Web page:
AWE opened on Septem­ber 12th with nearly 1,600 booths and na­tional pavil­ions fea­tur­ing coloured gem­stones, di­a­monds and pearls. On the first and sec­ond days, many ex­hibitors said that the show was do­ing mod­er­ately well, al­though oth­ers in­di­cated that the show was slow. Whether it was in an­tic­i­pa­tion of the im­pend­ing typhoon or just the cur­rent state of the mar­ket, there seemed to be fewer buy­ers than last year’s event, and those who came seemed to be mostly look­ing.

There was how­ever no dearth of beau­ti­ful prod­ucts. Just about ev­ery­thing could be found— from in­ex­pen­sive beads and carved gems to mil­lion-dol­lar di­a­monds and rare coloured gems—from ac­ces­si­ble fresh­wa­ter pearls to high-value South Sea pearls and ev­ery­thing in be­tween.

While all types of gem­stones were in abun­dance, Paraiba tour­ma­line con­tin­ued its up­ward trend, with many booths show­cas­ing both Brazil­ian and

African va­ri­eties. Emer­alds also seemed to be in the spot­light as did their pink cousins, mor­gan­ite. Sev­eral deal­ers in­di­cated that many buy­ers were look­ing for high-qual­ity small stones in all types of gems.

Mov­ing over to the HKCEC on open­ing day, Septem­ber 14th, traf­fic was brisk in the an­tique jew­ellery sec­tion, but a bit slow else­where. The De­signer Area— al­though a bit lost be­hind the In­ter­na­tional Premier Pavil­ion (IPP)—fea­tured many creative de­sign­ers from around Asia and the world. A wide va­ri­ety of pieces were on dis­play, from flam­boy­ant be­jew­elled vests and head­gear to very high-end award-win­ning gem­stone and di­a­mond pieces. The sec­tion at­tracted a steady stream of on­look­ers. The IPP, with its pre­mium brands, was some­what quiet. The ad­join­ing Grand Hall with its Fine De­sign Pavil­ion seemed to fare lit­tle bet­ter. It was also no­tice­able that some brands from pre­vi­ous years were not ex­hibit­ing. Worry about the typhoon clearly im­pacted vis­i­tor num­bers as many sought to leave Hong Kong be­fore it hit.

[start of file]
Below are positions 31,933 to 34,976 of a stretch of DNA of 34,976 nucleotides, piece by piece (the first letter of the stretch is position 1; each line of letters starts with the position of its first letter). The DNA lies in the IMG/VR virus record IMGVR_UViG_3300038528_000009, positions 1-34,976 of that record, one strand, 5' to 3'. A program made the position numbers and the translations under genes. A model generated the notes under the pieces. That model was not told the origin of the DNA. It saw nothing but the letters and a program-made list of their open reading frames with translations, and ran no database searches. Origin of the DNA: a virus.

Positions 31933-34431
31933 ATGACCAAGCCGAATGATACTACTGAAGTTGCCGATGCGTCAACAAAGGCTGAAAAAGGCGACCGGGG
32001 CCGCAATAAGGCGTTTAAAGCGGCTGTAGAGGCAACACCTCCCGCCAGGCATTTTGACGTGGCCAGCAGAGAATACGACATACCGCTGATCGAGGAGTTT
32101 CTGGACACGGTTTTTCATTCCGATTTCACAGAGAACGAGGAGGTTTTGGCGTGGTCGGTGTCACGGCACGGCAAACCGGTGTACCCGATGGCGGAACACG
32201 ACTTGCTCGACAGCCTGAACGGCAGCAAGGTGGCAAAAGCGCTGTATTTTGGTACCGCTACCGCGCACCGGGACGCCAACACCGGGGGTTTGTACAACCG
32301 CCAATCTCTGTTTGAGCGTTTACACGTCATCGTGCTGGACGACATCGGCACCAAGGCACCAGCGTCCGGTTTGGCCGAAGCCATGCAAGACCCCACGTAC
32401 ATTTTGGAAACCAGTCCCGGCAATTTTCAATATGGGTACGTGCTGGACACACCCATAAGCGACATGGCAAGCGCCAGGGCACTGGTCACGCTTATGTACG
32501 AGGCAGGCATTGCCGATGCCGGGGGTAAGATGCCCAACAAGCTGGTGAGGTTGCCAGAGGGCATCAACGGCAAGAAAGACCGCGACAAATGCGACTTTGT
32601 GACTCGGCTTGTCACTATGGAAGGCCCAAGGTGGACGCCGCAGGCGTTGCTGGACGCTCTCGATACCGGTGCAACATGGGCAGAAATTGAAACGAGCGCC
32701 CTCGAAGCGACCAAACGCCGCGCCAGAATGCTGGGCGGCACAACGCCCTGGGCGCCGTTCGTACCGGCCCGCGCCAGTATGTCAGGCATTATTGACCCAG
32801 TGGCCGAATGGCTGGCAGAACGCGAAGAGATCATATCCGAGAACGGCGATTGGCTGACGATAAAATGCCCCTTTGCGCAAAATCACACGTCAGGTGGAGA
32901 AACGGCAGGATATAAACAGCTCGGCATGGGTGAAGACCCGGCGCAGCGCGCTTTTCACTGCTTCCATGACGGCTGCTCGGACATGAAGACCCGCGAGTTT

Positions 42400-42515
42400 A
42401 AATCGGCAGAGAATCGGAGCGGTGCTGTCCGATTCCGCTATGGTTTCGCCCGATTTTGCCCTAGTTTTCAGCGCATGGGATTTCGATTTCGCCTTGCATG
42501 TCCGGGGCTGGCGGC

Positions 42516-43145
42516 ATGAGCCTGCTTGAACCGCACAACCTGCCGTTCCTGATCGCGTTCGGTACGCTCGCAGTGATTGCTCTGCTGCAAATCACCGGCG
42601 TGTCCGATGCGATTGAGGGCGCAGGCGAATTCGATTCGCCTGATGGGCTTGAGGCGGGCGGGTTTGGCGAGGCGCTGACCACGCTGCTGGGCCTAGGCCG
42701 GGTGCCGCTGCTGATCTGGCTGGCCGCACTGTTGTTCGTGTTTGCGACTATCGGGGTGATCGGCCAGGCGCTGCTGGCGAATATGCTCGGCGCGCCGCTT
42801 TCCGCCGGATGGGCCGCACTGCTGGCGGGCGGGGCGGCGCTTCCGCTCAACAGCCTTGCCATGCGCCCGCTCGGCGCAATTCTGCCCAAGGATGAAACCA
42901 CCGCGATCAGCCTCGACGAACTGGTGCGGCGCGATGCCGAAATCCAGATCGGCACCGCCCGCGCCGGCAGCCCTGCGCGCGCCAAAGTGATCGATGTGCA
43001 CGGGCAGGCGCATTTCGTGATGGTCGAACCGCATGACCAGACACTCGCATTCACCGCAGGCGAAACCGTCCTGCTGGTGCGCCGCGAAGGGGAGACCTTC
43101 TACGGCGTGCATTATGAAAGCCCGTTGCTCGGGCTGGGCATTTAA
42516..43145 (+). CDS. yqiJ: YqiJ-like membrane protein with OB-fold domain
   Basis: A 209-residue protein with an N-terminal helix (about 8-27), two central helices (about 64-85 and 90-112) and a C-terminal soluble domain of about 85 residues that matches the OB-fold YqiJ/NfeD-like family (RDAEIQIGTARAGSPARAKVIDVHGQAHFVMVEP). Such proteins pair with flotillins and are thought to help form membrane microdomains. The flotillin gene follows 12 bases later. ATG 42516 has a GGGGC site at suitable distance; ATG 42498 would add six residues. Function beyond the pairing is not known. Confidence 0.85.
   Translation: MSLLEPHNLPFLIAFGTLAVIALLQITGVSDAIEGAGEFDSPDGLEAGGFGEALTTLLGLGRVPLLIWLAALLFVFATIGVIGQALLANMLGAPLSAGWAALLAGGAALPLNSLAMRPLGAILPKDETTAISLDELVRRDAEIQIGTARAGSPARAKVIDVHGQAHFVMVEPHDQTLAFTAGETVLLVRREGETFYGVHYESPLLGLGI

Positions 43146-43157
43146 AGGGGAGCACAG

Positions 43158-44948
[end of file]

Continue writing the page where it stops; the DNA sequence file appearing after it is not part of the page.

Given the vast na­ture and uni­ver­sal­ity of the show, jew­ellery was seen in ev­ery colour and style. In keep­ing with cur­rent trends, there were many ex­am­ples of mul­ti­fin­ger rings, as well as ear­rings rang­ing from sim­ple studs to sump­tu­ous stilet­tos. Rain­bow coloured jew­els were ap­par­ent at many booths, while state­ment neck­laces also at­tracted at­ten­tion.

On the more un­usual side, a brand from Spain of­fered some­thing for the woman (or man) who has ev­ery­thing—a

Di­a­mond Gift Card, fea­tur­ing di­a­monds and gold in a cred­it­card-size gold case, for a price of $100,000. Or, for those re­ally want­ing to make an im­pres­sion, they could pur­chase a small case of ten gift cards for a cool $1 mil­lion dol­lars. A few other “un­ex­pected” jew­els and dec­o­ra­tions can be seen on these pages.